Tuesday, March 4, 2008

Has the Whole World Lost its Head?

This is an updated repost of a post from this morning.

One of the silliest aspects of the congestion pricing debates is hearing people complain about the ability to deduct other tolls from the congestion charge. These are people who've gotten a free ride for almost a hundred years, while others pay for the MTA and Port Authority bridges and tunnels - and subways and buses, of course. Now we're asking them to pay for it, and they say that's unfair.

When I wrote this post this morning, I only really had the latest silliness from Assembly Speaker Sheldon Silver, as reported in the New York Sun, to work with:

He is also demanding a special toll for New Jersey commuters crossing the Hudson River. Under the congestion plan that was recommended by a state commission earlier this year, drivers entering the city from New Jersey would not have to pay a congestion fee during rush hours because the tolls they already pay to use the bridges would cancel out the $8 charge.

There was also a brief report in the Post:

But about 20 City Council members signed a letter asking Mayor Bloomberg to push for a Jersey fee - or get the Port Authority to contribute more to the city's mass-transit network.

"We are concerned that the burden of paying for congestion pricing will fall too heavily on New York City residents," the letter reads.

Now the Daily Politics has the full text of the letter, including its signatories. Streetsblog took the text out of its unnecessary Word document and posted it in full, with commentary. Here are my comments:

First of all, anyone who thinks that New Jersey, Westchester or Long Island residents are all rich is invited to visit beautiful downtown Paterson, Mount Vernon or Hempstead. Anyone who thinks outer-borough residents are all poor is invited to visit the hardscrabble neighborhoods of Riverdale, Little Neck or Kensington.

Anyone - outer borough or suburbanite - who currently pays a toll on the MTA bridges and tunnels is already contributing to the subways, buses and railroads. If they're part of the problem, they're way down the list.

Now how about people coming from New Jersey? Well, guess what: they already pay tolls, and the tolls are set to go up. They also vary based on demand, which is the whole point of congestion pricing. Some might object that the money isn't going to New York City projects, but they'd be wrong. The Port Authority is spending $3 billion of that toll money on the new Trans-Hudson Express tunnel for New Jersey Transit trains. This tunnel is specifically designed to bring commuters from Bergen and Rockland Counties into Manhattan without cars. They are also spending $3.3 billion to overhaul the PATH train system, increasing capacity by 20%. Here are press releases:

Capital Plan
Details on "THE Tunnel"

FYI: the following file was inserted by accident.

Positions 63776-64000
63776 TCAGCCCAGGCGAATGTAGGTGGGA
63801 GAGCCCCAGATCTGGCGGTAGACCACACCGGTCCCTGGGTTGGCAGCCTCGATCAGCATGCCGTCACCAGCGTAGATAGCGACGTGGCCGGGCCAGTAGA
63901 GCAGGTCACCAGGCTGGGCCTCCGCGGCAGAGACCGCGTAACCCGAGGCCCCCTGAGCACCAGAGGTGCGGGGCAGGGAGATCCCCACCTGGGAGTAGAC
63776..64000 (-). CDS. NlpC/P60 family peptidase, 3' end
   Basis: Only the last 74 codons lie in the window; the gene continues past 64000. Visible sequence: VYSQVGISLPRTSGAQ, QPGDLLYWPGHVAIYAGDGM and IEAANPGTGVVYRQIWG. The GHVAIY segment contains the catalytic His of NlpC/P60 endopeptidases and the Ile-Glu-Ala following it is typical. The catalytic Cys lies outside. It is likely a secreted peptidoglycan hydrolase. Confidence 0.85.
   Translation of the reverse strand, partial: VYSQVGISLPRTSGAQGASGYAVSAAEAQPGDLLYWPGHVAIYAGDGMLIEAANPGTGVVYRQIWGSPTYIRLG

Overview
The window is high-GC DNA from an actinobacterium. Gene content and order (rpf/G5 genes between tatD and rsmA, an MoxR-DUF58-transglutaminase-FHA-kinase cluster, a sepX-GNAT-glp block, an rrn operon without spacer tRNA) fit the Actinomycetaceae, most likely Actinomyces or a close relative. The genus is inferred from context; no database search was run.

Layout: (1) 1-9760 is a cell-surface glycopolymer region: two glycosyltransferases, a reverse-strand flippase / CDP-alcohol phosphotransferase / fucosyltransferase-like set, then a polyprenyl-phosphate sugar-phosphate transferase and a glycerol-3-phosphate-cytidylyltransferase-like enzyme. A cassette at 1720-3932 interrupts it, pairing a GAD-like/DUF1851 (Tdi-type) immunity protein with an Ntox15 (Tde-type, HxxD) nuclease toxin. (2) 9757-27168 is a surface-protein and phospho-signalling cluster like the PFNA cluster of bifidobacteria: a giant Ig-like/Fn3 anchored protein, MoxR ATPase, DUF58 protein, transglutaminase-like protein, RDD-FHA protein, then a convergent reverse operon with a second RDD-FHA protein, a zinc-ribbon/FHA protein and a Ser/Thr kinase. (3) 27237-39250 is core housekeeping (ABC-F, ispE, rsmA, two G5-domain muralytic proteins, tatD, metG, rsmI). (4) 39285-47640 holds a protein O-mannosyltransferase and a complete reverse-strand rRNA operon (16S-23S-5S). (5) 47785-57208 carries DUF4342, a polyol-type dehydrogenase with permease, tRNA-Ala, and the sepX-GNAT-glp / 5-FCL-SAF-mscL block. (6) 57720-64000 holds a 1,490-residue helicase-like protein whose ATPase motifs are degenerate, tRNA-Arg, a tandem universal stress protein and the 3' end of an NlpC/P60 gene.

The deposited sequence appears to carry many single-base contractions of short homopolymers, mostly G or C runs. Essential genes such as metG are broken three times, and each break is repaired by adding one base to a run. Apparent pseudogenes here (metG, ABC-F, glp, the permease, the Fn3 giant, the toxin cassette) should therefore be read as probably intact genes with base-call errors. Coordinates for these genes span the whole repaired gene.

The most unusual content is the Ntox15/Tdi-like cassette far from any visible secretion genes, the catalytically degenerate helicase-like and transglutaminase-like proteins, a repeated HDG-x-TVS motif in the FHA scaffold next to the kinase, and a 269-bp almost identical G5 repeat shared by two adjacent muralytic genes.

Details on PATH overhaul

The scary thing about this letter is that Silver and the twenty City Council members are no dummies. They're some of the most progressive, sharpest politicians in the city. Or so I thought until I read that letter. If these politicians are craftily playing dumb, they're doing an Oscar-caliber job.

There were some good comments in that Streetsblog thread. From Doc Barnett:

Likewise the abolition of slavery was deeply unfair to free men, as slaves were the exclusive beneficiaries of the thirteenth amendment when it was instituted. Our esteemed city council signatories of this letter would have proposed a plan that affected everyone equitably, by giving slaves their freedom and promoting everyone else to magical super emperor person.

Maintaining inequality and unfairness is the new equality and fairness!


From JF, in response to the line "This is blatantly unfair.":

Is this some sense of "blatantly" that I'm unfamiliar with? A sense that means "superficially", or even "not really"?


From Larry Littlefield:

So the placard holders don't want to pay once unless others pay twice?

How about this. Since retirees don't pay state and local income taxes, I don't want to either. These mutts have a very strange idea of what is blatantly unfair.


As this debate progresses, it's been ever clearer that our legislators live in an alternate reality:

  • where everyone, no matter how poor, drives to Manhattan but no one pays for parking;

  • where "elites" ride in taxis, but "working folks" drive big, expensive SUVs, and subway and bus riders don't exist;

  • where reducing the number of cars entering Manhattan has no effect on the areas those cars go through to get there;

  • where thousands of people who previously felt they were too good to take the subway are now prepared to drive to a strange neighborhood with a scarcity of parking, find a parking spot and then get on the train with at least another half hour to go;

  • where businesses would be grievously hurt by paying $8 per vehicle per day, but not helped by spending less time stuck in traffic;

  • where no matter how dire a need there is for money, the last thing citizens should do is trust their money to the legislature that they run;

  • where a Chamber of Commerce ignores the possibility of increased business for its members in order to keep it cheaper for potential customers to shop elsewhere; and now

  • where no matter how blatantly unfair the status quo might be, any attempt to change it is unfair.



This self-congratulatory echo chamber needs to be opened so that new voices can be heard. This November, let's try to elect at least nine out of 88 Assemblymembers and four out of 35 Senators who will take the train to Albany. Next year, let's elect a Mayor, a Borough President and five City Council members who will take the subway to work - even if they have to be driven to the station in an SUV. And in 2010 and 2011, let's double those numbers. All it takes is a few to let in some fresh air.

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